In a yoga class, yogis don’t have the luxury of getting one-on-one training from the teacher (unless they schedule this).
Chances are, their downward dog and cobra could be adjusted so their bodies receive the full physical and mental benefits.
In this sense, prospective instructors want to learn how to do the postures correctly.
Plus, how to properly breathe during a meditation and have their breath be in sync with the posture at hand.
It Helps to Heal Mentally
Prospective instructors could be facing a tough time in their lives. They look to teacher training to not just further their practice but provide spiritual comfort.
Especially since yoga requires that you have to focus on the present—or “the now.” By focusing on the present and not the what-ifs, yoga can provide temporary relief from emotional pain.
And, especially opening postures, you can release emotional tension and pain trapped in the body.
It Helps to Heal Physically
Yoga can also heal or alleviate physical pain in the body, which is another reason why so many pursue yoga certifications.
For instance, according to the Arthritis Foundation, yoga decreases joint pain and increases joint flexibility.
And it’s not just arthritis. A Yoga Journal article states that those who’re suffering from scoliosis (or crooked back) can do spine lengthening postures and breathing techniques.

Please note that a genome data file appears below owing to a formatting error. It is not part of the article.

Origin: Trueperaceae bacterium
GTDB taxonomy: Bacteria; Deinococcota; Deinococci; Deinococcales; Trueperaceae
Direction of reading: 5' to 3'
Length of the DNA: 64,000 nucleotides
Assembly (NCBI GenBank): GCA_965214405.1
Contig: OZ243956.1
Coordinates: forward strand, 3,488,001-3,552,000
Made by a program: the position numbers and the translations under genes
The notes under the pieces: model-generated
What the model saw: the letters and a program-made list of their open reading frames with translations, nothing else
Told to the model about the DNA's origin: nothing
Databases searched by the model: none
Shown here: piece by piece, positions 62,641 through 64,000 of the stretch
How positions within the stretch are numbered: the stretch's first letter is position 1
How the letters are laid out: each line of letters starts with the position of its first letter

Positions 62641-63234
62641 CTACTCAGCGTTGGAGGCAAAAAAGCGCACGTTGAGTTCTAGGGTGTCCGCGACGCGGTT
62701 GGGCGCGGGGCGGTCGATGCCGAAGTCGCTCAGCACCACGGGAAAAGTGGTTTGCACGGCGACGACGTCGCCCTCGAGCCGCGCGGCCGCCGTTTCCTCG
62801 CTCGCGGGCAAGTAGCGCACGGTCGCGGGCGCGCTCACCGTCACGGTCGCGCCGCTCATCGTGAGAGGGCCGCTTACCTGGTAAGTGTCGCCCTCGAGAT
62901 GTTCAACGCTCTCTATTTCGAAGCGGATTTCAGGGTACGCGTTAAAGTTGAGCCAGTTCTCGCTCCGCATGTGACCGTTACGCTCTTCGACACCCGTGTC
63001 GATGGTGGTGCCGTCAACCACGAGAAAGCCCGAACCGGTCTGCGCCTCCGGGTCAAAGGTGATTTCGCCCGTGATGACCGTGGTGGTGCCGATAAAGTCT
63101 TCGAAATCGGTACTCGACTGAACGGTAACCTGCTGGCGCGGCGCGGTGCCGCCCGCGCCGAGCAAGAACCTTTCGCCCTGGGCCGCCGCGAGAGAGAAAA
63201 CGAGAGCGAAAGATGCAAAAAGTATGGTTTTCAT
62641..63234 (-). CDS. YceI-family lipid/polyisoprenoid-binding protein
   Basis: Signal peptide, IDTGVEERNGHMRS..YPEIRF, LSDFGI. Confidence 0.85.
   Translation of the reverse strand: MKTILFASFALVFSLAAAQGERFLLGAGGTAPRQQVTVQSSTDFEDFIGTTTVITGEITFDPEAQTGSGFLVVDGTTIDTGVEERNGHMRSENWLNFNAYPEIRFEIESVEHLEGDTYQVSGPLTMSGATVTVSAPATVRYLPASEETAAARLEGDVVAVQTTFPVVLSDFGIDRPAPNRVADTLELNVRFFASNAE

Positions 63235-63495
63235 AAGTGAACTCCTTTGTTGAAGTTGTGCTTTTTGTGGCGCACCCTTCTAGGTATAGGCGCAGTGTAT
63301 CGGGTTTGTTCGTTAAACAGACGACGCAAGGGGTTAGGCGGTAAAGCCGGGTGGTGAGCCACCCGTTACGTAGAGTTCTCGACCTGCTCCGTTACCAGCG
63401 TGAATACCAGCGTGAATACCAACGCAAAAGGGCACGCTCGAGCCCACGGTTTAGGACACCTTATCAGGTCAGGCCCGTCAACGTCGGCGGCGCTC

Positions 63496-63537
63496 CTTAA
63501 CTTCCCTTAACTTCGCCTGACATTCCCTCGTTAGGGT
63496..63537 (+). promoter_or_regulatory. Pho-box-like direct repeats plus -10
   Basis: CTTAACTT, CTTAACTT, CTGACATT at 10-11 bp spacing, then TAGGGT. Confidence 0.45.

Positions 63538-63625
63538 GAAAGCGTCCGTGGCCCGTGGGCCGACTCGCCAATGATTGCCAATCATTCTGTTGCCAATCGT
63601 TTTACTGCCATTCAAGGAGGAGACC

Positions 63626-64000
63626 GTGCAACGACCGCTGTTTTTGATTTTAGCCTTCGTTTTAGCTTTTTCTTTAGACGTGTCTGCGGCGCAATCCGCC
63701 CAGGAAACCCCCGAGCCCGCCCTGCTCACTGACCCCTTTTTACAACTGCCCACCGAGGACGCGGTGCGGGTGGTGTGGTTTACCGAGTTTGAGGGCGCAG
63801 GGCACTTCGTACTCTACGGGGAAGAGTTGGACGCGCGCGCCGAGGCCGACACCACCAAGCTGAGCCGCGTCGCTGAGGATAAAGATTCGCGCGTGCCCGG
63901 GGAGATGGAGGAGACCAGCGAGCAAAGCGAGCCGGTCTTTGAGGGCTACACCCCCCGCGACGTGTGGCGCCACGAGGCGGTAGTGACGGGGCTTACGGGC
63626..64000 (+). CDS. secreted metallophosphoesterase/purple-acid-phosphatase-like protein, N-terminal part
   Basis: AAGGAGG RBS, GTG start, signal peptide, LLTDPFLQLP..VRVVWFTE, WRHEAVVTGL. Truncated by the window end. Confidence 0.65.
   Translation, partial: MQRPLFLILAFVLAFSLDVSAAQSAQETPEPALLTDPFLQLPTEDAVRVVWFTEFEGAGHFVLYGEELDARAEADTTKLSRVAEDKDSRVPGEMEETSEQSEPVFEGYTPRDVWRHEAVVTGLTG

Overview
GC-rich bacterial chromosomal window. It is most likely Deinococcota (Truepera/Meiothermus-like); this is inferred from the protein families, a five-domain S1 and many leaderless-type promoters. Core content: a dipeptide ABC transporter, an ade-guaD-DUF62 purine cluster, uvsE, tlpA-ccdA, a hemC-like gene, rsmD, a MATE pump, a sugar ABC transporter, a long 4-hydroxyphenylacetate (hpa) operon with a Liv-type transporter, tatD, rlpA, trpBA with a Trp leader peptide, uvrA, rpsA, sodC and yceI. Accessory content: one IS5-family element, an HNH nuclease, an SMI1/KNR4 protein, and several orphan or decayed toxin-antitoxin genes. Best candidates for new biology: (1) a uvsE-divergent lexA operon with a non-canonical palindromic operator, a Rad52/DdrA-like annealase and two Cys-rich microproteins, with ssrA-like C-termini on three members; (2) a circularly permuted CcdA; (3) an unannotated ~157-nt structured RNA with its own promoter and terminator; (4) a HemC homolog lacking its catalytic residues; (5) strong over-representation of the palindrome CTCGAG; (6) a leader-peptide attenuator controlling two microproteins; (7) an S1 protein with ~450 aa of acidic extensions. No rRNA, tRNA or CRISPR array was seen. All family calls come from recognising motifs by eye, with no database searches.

Besides arthritis and scoliosis, yoga can also help insomnia and fatigue, heart rhythm disorder, breast cancer recovery, and high blood pressure.
While teacher training costs in the thousands of dollars, in the long run, those with yoga certifications can get their money back.
Because they don’t have to participate in classes; they already know the correct postures and transitions.
Especially if someone is dealing with a chronic disorder or slow-healing injury, this high short-term cost may be worth it.
Use Yoga to Give Back
Some people, like Tabay Atkins, enrolled in teacher training because they want to help a specific person, cause, or community.
In Atkins’ case, the 11-year-old became inspired by yoga when his mom was diagnosed with cancer.
According to a Huffington Post article, after her cancer went into remission, Atkins’ mother began teaching yoga and eventually opened up a studio.
Atkins saw the healing effects of yoga for his mother and wanted to get his yoga certification.
Just before his eleventh birthday, Tabay became one of the youngest certified yoga instructors.
Not only that but Atkins’ proceeds go to helping kids with cancer.
In this sense, yoga can not just help those in the classroom but those outside of it as well.
Yoga Is For Everyone
With the surge in yoga in the US, it’s likely we’ll see more and more people doing it, kids included.
Now there are studios and classes specifically dedicated to teaching yoga to kids.
Atkins’ inspirational story is an example in itself that anyone can get their yoga certification.
Some people in teacher training are even in their sixties.
This goes to show there is no age limit; anyone can benefit from the restorative powers of yoga. Which is why yoga certifications are in demand.